Other organizations go a step further and help patients organize treatment appointments. Nonprofit Black Man Heel, for example, offers eight free free online consultation sessions. About 70 percent of clients prefer to pay for additional sessions, said Tasnim Suleiman, executive director of a private practice in the Philadelphia area who founded the organization in 2018.
It can be difficult for people of color to find a therapist with a shared cultural background. According to the Census Bureau, about 18 percent of people in the United States identify as Hispanic and 13 percent as black, but a report by the American Psychological Association found that only 5 percent of psychologists are Hispanic and 4 percent are black – 86 percent white. There is a similar difference between social workers and psychiatrists in the country.
Eric Cole, who previously worked in finance, founded Eye Therapy in 2020, eight years after hitting the “rock bottom” while coping with anxiety and depression.
At the time, he struggled to find a physician who could understand the intersection of different identities between a black man and a Senegalese immigrant who lived in different parts of the world.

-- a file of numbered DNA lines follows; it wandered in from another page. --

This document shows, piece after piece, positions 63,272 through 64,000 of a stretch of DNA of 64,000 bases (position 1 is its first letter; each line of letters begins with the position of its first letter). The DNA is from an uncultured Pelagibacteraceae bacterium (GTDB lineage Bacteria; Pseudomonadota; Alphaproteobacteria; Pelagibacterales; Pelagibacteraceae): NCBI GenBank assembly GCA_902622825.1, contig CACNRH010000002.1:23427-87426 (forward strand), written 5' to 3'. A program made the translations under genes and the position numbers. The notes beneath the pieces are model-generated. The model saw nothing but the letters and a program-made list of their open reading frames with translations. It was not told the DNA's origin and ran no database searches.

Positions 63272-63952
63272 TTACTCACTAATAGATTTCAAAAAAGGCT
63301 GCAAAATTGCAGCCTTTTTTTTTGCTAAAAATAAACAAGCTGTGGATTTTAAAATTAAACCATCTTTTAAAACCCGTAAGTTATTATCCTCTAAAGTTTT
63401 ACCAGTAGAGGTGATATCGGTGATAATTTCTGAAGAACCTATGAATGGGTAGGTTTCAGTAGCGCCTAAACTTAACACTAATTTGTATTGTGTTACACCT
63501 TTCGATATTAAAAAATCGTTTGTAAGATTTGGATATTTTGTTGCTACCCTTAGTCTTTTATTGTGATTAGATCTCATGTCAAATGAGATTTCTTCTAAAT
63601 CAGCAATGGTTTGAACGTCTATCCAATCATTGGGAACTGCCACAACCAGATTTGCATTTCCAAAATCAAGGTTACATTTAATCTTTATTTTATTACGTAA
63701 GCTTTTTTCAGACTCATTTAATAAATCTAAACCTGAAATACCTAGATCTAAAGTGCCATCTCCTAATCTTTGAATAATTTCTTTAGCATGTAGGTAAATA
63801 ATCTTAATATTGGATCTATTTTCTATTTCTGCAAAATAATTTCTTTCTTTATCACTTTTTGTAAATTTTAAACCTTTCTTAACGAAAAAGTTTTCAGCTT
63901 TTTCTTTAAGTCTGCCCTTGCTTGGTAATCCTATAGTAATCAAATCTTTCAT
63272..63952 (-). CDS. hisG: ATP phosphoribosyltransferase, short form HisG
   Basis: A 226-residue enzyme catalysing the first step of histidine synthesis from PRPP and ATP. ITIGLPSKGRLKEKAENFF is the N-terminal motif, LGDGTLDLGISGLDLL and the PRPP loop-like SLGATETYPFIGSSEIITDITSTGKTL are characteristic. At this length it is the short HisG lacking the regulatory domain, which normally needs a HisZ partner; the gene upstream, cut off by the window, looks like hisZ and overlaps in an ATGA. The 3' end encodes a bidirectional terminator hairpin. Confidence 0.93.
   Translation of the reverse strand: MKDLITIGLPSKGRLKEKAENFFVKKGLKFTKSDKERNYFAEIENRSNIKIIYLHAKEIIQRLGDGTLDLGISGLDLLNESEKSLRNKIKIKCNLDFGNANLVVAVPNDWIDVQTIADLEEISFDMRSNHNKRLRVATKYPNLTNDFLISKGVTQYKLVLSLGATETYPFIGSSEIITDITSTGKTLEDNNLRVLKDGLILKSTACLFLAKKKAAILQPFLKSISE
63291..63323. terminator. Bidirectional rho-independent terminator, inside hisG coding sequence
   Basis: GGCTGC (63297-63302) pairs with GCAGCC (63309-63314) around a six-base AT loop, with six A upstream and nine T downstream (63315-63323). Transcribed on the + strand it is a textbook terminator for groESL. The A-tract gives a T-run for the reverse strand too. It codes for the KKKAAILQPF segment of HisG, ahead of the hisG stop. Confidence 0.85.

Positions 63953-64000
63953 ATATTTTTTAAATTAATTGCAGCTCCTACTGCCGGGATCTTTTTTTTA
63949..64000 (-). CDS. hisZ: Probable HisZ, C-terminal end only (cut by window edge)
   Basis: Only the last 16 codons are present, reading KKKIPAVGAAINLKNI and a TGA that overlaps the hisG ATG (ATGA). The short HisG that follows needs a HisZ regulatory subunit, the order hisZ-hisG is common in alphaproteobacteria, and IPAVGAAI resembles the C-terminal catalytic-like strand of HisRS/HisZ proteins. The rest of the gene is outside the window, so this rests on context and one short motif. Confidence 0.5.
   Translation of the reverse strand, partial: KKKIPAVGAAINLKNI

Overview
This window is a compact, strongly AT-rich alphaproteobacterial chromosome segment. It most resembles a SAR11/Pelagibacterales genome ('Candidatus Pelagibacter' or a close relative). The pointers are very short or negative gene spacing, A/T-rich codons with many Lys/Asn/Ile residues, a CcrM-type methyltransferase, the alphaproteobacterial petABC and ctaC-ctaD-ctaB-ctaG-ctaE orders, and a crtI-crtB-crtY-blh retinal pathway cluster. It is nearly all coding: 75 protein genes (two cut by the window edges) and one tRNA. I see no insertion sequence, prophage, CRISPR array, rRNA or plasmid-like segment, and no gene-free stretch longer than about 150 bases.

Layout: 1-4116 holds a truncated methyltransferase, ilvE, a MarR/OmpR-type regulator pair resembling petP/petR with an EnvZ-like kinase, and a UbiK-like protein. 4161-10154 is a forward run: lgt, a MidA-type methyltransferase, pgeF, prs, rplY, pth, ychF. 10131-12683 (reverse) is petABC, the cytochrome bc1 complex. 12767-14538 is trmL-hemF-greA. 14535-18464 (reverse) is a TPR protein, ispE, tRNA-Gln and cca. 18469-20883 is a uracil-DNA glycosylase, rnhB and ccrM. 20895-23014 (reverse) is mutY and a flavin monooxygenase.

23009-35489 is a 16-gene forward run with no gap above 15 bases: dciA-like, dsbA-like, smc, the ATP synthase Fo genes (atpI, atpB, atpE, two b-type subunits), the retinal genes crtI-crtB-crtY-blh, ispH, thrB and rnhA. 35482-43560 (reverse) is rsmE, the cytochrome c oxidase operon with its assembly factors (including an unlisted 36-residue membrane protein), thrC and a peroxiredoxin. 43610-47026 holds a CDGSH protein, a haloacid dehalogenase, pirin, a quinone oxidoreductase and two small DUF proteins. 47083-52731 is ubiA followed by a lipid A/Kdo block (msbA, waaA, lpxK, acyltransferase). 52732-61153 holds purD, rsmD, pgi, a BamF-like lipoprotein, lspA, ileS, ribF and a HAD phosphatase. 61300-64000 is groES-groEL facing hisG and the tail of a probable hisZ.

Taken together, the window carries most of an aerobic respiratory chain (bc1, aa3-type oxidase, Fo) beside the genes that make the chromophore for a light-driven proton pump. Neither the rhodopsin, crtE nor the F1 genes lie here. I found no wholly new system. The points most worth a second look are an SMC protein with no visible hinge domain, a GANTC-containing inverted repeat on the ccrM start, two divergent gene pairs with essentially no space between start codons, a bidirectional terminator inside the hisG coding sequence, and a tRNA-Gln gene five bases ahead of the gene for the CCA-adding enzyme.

“This product was almost meant to heal my former self,” he said.
Aina, which means “mirror” in Bengali, asks users to fill out a questionnaire that is meant to capture “your many noises”. Collie said, and then you have to match a culturally competent therapist. Each session online session currently costs $ 60.
Providers are screened through a process that includes two interviews and reference verification.
While Ayya was created for many races and cultures, as well as for those known as LGBTQs, some websites cater to a more specialized set of users such as LatinX Therapy, Therapy for Black Girls, Therapy for Black Men, Asian Mental Health Collective. National Choir and Trans Therapist of Color Network. Melanin and Mental Health show a directory of color therapists, many of whom are based in Houston. Black Emotional and Mental Health Creative Lactive, a wellness nonprofit that trains people to respond to mental health emergencies, has a black online directory with a variety of black practitioners, including physicians, yoga instructors, Dullas and moderators.
Employers are also beginning to recognize the need for culturally competent providers. Indeed, Thumbtack and Critical Mass, part of the Om Moneycom Group, companies have recently partnered with Thirif, which uses artificial intelligence technology to help employees match providers in their state. About 300 of the three online physicians at Trify are people of color and 20 percent specialize in serving customers who identify as LGBTQ, said James Edward Murray, the company’s chief executive, who interviews each provider.